Decarbonising road transport: the consequences for petrochemical producers

Author Francis Osborne, Head of Forecasting, Argus Consulting Services

As efforts to decarbonise road fuel demand intensify it is worth noting that lower oil demand means less refining, which will have significant consequences for the global petrochemical industry.

In our last blog post, we discussed how electric vehicles (EV) are set to radically change the nature of road transport and with it the demand for traditional fossil fuel products. With 100mn EVs on the road by 2030 it is clear that the potential for demand growth in traditional gasoline and diesel fuels is fast disappearing.

A recent report from the UN Intergovernmental Panel on Climate Change (IPCC) ups the stakes significantly. It states “there is no uncertainty that global warming is caused by human activity and the burning of fossil fuels”, while warning that an increase in global temperatures of 1.5°C as early as 2040 is now almost inevitable.

There is no going back. The shift away from fossil fuels can only accelerate.

Peak oil demand is getting closer

Here we want to address what the implications might be for petrochemical producers as the world turns away from the use of petroleum products. These are produced from refineries so it stands to reason that if the market requires less, then the demand on refining is also reduced. But refining is an important source of feedstock to the petrochemical industry.

At the moment the consensus view is that while global demand for petroleum-based road fuels is close to peaking and will start to fall after 2030, demand for key petrochemical products ethylene and propylene will still be growing. By 2040, road fuel demand is forecast to be 15pc lower than in 2019. But ethylene and propylene demand could be 75-80pc higher.

Global demand for road fuel and key petrochemical products

Consulting chart 01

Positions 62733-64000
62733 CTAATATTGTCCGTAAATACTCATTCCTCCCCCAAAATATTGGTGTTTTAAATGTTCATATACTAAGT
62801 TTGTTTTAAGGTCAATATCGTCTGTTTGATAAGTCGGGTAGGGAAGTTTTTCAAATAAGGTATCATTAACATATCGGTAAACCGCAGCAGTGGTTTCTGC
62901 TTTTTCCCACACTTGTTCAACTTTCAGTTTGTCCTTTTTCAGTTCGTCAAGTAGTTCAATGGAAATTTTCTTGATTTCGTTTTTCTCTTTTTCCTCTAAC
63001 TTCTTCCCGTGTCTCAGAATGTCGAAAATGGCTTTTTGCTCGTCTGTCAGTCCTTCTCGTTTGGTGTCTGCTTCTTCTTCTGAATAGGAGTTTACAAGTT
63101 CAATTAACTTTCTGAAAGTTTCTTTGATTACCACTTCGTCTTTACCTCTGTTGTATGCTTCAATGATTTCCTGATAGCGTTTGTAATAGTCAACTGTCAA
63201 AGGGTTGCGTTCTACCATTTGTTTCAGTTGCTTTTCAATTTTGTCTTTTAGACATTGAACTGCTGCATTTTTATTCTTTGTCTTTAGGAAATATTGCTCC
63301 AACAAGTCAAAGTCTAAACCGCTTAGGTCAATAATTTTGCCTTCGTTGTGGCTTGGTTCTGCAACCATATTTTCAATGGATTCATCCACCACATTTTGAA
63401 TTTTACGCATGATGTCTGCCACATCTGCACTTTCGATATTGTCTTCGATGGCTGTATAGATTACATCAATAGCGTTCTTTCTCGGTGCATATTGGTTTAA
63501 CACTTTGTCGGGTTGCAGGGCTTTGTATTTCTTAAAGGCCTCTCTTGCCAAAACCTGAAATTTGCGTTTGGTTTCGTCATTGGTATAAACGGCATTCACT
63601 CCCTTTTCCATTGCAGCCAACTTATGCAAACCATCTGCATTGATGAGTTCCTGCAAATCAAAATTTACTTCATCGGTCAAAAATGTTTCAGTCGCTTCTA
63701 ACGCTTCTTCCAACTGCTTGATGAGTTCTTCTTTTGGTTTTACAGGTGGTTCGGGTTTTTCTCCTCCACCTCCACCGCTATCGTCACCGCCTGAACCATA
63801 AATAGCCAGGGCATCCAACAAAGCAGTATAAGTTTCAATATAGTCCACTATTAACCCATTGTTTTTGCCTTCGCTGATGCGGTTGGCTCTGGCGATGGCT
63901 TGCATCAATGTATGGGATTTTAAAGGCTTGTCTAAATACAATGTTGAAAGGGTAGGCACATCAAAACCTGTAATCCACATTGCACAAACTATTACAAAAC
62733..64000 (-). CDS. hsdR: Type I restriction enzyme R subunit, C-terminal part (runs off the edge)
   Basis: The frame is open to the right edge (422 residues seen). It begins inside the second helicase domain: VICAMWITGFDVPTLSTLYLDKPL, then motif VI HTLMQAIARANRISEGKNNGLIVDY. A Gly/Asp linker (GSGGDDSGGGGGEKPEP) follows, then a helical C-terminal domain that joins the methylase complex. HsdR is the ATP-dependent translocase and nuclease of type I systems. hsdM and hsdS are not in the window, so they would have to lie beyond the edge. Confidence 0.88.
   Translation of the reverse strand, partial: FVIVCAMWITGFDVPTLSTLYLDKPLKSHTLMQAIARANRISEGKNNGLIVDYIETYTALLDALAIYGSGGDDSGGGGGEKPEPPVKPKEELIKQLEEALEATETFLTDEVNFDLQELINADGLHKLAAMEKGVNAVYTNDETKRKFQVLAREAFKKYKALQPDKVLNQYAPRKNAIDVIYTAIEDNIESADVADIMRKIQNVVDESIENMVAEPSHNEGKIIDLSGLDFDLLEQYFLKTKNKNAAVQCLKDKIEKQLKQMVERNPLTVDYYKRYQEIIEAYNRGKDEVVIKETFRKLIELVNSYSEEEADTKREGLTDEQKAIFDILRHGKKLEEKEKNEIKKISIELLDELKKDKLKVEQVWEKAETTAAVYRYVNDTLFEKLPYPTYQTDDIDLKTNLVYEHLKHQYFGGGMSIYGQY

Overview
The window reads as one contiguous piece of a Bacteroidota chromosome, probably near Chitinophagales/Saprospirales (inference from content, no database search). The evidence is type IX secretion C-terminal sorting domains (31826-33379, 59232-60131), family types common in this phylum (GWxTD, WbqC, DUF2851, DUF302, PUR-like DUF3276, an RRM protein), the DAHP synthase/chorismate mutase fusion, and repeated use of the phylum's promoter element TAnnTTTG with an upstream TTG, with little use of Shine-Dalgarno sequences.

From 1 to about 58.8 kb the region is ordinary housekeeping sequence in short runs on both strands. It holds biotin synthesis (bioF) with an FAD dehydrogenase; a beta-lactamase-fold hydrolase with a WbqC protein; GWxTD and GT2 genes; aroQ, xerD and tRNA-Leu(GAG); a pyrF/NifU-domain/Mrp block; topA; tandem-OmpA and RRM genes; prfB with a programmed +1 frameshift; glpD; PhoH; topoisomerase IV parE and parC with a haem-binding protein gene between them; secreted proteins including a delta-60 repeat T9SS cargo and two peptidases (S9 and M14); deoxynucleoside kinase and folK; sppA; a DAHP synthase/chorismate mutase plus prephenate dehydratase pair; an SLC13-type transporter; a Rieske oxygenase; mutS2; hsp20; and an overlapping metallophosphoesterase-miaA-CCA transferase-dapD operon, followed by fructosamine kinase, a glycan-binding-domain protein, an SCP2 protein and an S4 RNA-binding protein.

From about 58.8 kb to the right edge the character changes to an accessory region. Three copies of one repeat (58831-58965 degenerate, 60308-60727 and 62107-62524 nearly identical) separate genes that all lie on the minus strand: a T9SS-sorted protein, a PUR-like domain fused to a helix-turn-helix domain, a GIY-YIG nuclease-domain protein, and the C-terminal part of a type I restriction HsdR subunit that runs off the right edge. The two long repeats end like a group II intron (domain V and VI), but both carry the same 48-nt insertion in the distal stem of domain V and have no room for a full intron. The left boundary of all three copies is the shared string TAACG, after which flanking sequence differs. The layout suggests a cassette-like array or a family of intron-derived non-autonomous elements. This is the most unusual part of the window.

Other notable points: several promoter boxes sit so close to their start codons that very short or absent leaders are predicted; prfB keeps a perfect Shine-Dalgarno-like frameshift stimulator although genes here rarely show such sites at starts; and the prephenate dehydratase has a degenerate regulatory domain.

Feedstock availability becomes a concern

Inevitably, falling oil demand means that refineries will either run at lower utilisation or close completely. This means there will be less naphtha produced. Naphtha is a key feedstock for ethylene production – in 2019 close to 50mn t was used, accounting for 40pc of total feedstock consumed. So just as demand for feedstock is rising, refinery supply of naphtha will be falling.

Other important sources of feedstock to ethylene production are ethane and LPG, which come from gas processing. And since the role of gas in the global energy mix is set to rise – gas after all contributes less to global warming – there should be more gas liquids to supply as feedstock to the petrochemical industry and make up for the loss of naphtha supply.

Not necessarily. Gas is still a significant source of greenhouse gas (GHG) emissions and will not escape the global push to decarbonise. Its role as a fuel for power generation is set to weaken over time and growth in global gas demand is set to halve after 2030 compared to a decade earlier. This will mean weaker growth in LPG and ethane supply as well.

Refining also supplies around one third of global propylene demand. Reduced supply of refinery-sourced propylene can be offset by construction of propane dehydrogenation (PDH) plants, which produce propylene directly from propane feedstock. PDH capacity is already set to become an increasingly important source of propylene but more capacity will reduce the availability of propane feedstock for ethylene production.

Constraints to the availability of naphtha, ethane and LPG suggest that the risk of a shortage of feedstock developing is a real one. Our analysis shows that a feedstock gap could open up as early as 2030 and by 2040 could become significant.

Meeting global demand for ethylene

Consulting chart 02 

Relatively small supply gaps usually can be bridged organically, with appropriate price signals stimulating incremental investment to bring more supply of any of the feedstocks to market. But here the size of the supply gap potentially increases to a size where this will not be possible. In which case other things will have to give.

Demand growth may be weaker as higher feedstock prices feed through to the price of end products. Demand may be lower because of increased recycling. The production of petrochemical products direct from crude feedstock may become mainstream.

Whatever happens it is clear that as transport markets decarbonise the market environment for petrochemical producers will also change. At the moment companies are more focused on what refinery closures mean for local feedstock supply. In the longer term, they will need to come to grips with much wider losses in feedstock supply.

Argus’ consulting team is well placed to research and advise on decarbonisation and its impact on the petrochemicals space. Argus’ experts will help you determine what trends to track and how to stay competitive in today’s ever-changing global markets.
Click here to contact us to find out more details or how this trend will affect your company

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